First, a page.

DEFINITION of ‘Goldilocks Economy’
An economy that is not so hot that it causes inflation, and not so cold that it causes a recession. There are no exact markers of a Goldilocks economy, but it is characterized by a low unemployment rate, increasing asset prices (stocks, real estate, etc.), low interest rates, brisk but steady GDP growth and low inflation.
BREAKING DOWN ‘Goldilocks Economy’
Regulators use fiscal and monetary policy tools to try to create an economy with these conditions. Economic conditions abroad, and regulators’ reactions to them, also influence whether an economy can achieve a Goldilocks state. This state is ideal for investing, because as companies grow, stocks perform well, and in the absence of inflation, bonds will hold their value. If GDP grows too quickly and inflation creeps up too quickly, however, the economy can overheat and a bust can result.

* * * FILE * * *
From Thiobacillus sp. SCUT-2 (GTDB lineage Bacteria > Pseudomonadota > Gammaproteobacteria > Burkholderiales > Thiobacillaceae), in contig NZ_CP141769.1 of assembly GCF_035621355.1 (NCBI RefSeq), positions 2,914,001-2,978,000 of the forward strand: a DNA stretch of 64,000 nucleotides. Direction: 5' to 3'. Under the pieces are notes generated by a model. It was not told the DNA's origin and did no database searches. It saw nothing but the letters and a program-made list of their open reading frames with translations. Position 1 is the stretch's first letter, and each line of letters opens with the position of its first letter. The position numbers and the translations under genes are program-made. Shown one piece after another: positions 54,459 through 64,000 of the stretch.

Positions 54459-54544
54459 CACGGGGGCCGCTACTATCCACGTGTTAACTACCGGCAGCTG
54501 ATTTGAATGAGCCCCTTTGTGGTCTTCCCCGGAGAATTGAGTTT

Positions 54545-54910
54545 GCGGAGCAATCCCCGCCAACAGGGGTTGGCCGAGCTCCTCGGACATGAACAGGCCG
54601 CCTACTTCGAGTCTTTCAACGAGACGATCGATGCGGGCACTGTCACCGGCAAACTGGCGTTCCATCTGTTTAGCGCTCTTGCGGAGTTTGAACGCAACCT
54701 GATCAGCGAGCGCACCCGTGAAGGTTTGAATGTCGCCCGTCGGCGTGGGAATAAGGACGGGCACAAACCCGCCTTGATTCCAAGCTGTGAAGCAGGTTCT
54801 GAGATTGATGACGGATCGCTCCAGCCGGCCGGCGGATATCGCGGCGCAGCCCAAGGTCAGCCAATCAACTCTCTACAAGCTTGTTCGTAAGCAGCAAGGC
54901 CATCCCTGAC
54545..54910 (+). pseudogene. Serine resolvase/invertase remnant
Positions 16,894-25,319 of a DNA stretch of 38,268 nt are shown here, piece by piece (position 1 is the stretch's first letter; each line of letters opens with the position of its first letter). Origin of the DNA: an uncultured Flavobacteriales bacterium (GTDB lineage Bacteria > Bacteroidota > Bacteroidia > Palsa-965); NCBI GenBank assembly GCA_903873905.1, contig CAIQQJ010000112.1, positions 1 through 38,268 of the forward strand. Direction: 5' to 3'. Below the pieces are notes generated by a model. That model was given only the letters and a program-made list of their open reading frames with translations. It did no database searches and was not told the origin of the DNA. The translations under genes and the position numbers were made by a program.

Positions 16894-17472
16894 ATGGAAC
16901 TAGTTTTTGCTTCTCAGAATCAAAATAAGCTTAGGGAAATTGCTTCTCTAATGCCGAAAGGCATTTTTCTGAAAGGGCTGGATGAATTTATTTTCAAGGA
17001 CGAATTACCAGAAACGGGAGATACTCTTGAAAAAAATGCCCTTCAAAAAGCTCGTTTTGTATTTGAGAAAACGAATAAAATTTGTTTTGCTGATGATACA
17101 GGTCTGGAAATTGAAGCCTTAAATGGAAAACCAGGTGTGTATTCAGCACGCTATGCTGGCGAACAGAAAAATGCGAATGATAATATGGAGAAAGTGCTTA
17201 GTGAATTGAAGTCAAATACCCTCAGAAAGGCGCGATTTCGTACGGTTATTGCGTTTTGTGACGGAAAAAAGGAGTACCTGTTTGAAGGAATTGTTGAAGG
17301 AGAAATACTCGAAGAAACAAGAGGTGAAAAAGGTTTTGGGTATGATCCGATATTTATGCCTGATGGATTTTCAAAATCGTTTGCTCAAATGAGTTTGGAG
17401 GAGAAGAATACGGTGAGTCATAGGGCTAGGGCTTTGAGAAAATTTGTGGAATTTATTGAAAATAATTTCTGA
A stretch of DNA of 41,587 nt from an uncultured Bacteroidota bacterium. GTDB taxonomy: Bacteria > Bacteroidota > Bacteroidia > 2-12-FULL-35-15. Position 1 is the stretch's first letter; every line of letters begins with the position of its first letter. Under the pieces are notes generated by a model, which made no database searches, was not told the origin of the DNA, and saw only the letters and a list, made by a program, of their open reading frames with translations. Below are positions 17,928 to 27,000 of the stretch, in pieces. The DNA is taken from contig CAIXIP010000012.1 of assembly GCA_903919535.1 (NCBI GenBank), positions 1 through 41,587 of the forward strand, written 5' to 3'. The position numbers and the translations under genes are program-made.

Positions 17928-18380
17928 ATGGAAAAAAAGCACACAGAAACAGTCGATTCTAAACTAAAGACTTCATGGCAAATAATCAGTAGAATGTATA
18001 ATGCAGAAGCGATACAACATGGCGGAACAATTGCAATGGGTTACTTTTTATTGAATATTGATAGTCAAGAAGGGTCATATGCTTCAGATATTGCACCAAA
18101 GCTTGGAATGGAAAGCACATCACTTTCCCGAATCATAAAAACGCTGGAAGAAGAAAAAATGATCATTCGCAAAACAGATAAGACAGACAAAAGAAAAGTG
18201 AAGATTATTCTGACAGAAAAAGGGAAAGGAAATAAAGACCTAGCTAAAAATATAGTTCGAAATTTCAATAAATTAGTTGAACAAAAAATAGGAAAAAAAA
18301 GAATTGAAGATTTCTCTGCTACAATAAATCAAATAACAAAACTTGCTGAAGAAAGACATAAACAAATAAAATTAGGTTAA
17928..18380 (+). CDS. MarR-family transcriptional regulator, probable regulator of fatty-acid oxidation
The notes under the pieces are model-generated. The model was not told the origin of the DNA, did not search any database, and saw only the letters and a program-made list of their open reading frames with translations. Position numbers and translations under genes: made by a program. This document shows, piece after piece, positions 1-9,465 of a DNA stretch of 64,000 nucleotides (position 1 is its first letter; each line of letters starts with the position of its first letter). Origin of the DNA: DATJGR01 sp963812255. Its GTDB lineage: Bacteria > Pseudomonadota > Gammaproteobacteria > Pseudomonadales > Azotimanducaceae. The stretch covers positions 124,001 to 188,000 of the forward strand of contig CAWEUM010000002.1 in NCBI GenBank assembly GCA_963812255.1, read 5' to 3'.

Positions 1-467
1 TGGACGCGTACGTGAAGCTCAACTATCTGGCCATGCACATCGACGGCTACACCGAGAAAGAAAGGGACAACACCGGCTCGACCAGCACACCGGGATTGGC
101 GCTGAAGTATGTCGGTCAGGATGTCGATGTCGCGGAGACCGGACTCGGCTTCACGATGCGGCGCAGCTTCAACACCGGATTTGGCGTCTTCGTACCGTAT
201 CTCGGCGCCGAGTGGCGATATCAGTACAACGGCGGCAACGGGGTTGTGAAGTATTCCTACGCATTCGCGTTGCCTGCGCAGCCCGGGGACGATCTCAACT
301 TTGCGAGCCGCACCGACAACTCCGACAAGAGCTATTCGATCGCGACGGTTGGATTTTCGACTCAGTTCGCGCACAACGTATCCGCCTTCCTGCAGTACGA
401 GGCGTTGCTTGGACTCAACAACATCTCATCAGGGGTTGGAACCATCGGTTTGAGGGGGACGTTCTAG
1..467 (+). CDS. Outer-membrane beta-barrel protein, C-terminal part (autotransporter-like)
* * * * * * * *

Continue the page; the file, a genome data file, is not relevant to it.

While business cycles vary in intensity and duration, the U.S. economy typically goes through five phases as part of the business cycle: growth/expansion, peak, recession/contraction, trough and recovery. A Goldilocks economy may occur during the recovery and/or growth phases. The U.S. economy of the mid- to late-1990s was considered a Goldilocks economy because it was “not too hot, not too cold, but just right.” This term has also been used to describe the economy as it recovered from the tech bubble burst in 2003–2004 and as it expanded in 2013 after the housing bubble burst in 2008. Because we have business cycles, a Goldilocks economy should be considered a temporary state.